As the cauldrons of traditional Roma goulash boiled at a picnic in a southeast Hungarian village, local keyboard players improvised new melodies.
In that town, called Vegegyhaza, Pitt senior Kelly Glavin got a chance to share her melodica — a wind instrument played with piano keys — with Czech musicians.
“The boys at the picnic loved playing keyboard and played throughout the picnic,” Glavin, a member of Pitt’s Carpathian ensemble, said. “I eventually jammed with them. Everyone there was fascinated by the melodica and tried it out.”
Glavin, a double major in neuroscience and psychology, traveled to Hungary and the Czech Republic in 2014 as part of the Romani culture study abroad program. Through the two week program, students participate in community cultural tours, activities and music events in Hungary and the Czech Republic. Glavin learned about the cultural and political life of European music and was exposed to a variety of new meters and rhythms — song composition in these genres is astronomically different from those of Western music.
The Pitt music department runs multiple study abroad programs for students in on-campus musical ensembles, groups or clubs looking to experience performance in other countries. These programs give members of Pitt ensembles including the Carpathian ensemble, the Heinz Chapel Choir and the Women’s Choral Ensemble the opportunity to practice their craft in unfamiliar regions.
Tour costs vary, depending on where the group travels and for how long — but, at least for Heinz Chapel Choir members, international tours cost about $3,800, and each member receives $2,000 from the Heinz Foundation. After fundraising enough money to cut $200 off of the member costs, Women’s Choral Ensemble members paid $220 to go to Canada in summer 2016.
The Carpathian ensemble, directed by Jonathan Heins and Adriana Helbig, focuses on Roma, Klezmer and Armenian music and other eastern European styles.
In their most recent voyage beyond Pittsburgh’s boundaries — a two-week trip in June 2014 — students attended the World Roma Festival, Khamoro, in Prague, explored Budapest and hosted the “jam session” in Vegegyhaza. Glavin said the program taught about the history of Roma persecution and political unrest.
“The Roma have been persecuted in Europe ever since they arrived there. But they have been revered for their musical talents for just as long … and they use that to help them in their fight for justice,” Glavin said.
Rachel Martin, the current president of the ensemble, originally joined the group to fulfill an extra world music credit but stuck around when Professor Helbig told her the trumpet would meld well with the other represented instruments: the flutes, clarinets and accordions, for instance. Martin, a senior applied developmental psychology major and music minor, said before she joined the group, she knew virtually nothing about Eastern and central European music.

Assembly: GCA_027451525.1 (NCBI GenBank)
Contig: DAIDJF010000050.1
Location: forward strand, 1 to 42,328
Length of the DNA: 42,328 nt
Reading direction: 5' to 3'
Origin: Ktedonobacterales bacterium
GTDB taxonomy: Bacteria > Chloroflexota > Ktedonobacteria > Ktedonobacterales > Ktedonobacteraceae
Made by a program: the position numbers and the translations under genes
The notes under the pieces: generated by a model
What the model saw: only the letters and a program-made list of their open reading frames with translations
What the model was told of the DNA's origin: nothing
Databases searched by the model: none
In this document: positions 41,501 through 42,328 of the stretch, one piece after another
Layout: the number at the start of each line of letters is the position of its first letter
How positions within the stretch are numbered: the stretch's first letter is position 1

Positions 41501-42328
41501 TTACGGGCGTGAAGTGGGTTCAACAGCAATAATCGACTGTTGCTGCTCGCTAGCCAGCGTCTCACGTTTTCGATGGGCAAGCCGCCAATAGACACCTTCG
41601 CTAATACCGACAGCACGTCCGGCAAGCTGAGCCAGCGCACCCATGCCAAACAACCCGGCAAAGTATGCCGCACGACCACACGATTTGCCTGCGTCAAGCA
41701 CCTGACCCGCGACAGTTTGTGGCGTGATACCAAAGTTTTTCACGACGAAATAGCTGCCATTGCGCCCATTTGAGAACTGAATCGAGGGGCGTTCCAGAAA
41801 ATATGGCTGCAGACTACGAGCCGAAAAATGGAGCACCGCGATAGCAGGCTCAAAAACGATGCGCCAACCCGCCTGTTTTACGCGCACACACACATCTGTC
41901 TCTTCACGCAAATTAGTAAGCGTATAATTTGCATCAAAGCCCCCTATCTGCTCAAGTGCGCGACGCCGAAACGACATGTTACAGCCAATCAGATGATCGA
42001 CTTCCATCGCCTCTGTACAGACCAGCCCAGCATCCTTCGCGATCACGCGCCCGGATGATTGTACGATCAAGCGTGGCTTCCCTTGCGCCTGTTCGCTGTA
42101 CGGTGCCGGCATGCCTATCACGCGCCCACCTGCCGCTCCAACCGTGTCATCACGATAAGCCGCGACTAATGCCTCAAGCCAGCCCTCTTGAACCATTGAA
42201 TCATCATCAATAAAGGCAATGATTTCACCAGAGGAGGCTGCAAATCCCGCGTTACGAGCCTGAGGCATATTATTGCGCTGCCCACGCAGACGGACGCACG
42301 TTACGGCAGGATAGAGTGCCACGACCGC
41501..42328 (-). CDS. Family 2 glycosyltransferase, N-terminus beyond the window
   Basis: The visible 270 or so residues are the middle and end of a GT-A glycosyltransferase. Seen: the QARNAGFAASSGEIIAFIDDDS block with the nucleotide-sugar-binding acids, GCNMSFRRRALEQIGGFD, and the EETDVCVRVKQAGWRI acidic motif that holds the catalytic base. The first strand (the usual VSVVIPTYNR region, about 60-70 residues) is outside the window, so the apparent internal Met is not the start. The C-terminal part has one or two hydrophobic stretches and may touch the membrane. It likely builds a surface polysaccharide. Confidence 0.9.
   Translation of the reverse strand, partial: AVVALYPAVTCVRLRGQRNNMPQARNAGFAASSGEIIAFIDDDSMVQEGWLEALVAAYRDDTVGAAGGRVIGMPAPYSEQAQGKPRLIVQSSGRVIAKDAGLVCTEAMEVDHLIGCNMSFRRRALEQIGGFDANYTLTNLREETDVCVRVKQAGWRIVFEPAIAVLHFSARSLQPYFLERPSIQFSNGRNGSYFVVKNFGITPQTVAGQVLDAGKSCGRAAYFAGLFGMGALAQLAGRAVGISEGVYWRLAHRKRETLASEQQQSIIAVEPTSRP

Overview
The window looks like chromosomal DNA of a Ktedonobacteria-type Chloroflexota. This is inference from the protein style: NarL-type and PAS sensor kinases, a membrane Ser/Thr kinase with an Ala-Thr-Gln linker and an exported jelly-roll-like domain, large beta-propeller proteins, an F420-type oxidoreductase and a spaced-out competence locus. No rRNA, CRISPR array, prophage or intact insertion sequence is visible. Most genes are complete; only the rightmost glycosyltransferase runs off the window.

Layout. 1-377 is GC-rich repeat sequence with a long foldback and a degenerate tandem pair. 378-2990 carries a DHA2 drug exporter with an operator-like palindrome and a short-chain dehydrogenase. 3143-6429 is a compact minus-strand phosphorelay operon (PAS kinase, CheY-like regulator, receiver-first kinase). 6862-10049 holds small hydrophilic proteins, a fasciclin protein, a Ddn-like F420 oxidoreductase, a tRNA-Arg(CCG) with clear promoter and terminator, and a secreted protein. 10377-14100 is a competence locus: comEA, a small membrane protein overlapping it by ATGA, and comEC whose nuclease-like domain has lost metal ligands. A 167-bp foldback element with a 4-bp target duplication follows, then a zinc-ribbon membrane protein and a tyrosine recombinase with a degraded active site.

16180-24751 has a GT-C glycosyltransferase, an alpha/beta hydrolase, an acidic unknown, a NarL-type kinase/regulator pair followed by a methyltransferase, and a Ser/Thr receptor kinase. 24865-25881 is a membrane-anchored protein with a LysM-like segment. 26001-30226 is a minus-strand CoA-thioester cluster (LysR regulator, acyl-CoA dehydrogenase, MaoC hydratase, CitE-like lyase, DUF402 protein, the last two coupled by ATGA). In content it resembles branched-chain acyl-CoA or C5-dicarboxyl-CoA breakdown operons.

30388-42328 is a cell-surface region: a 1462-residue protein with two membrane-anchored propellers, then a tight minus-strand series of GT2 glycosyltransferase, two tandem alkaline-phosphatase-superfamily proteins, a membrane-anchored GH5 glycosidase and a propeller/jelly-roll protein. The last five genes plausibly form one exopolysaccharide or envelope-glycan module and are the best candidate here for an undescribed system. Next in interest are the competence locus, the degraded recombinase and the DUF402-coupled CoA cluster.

“We’re so overwhelmed with Western music that we don’t really get a chance to hear other types of music, let alone folk music,” she said.
After being exposed to new genres, Martin also discovered a lot about cultural isolation and international relations. In the past, when the U.S. has had conflicts with Turkey, the ensemble has had to refrain from playing Turkish pieces. According to Martin, it’s a question of respect and navigating what’s appropriate at the time.
“Watching the politics of the world change kind of influences what types of songs and music we play,” Martin said.
The Women’s Choral Ensemble, directed by Lorraine Milovac, is known for its repertoire of traditional and sacred classical songs, folk music, popular music and showtunes. Its members have also had their fair share of travel opportunities.
In a 2016 excursion to Ontario, Canada, the group watched The Famous People Players puppet troupe, took The Graffiti Tour, attended a worship service and performed at several Canadian high schools.
The ensemble had been fundraising for its 2016 tour since senior Lexi Bovalino’s first year at Pitt. Performing in Canada allowed the group to finally see its hard work come to fruition.
Over the course of their travels, Bovalino, a marketing and human resources management major, and the ensemble spent time in the Second City comedy club in Toronto, which offered Bovalino insight about Canadian humor and perspective.
“At first, I wondered what educational element a comedy club could provide — but I soon realized that you can tell a lot about a culture from the jokes they tell,” Bovalino said.
The groups also take trips inside the states. Dr. Susan Rice, a longtime lecturer for the music department and the tenth conductor and director of the Heinz Chapel Choir, has been organizing performance tours — both domestic and abroad — for the past couple of years.
In the past, the previous director, John Goldsmith, led the choir’s tours throughout the Balkans, Peru, Bolivia, China and Hong Kong — Goldsmith passed away last week and his memorial service will be Feb. 24 at 11 a.m. in Heinz Chapel.
The group visited Brazil in 2016 and will continue to go abroad for more performance opportunities and exploration in the years ahead. The next planned trip is a tour through England and Scotland this May.
Expect Pitt’s musical groups to continue taking on the world. Despite political, military or cultural clashes between countries, music is a shared language, Galvin said.
“I think music is the best way to be exposed to a culture,” she said. “So many aspects of a culture are hard to grasp due to language barriers. But music is universal.”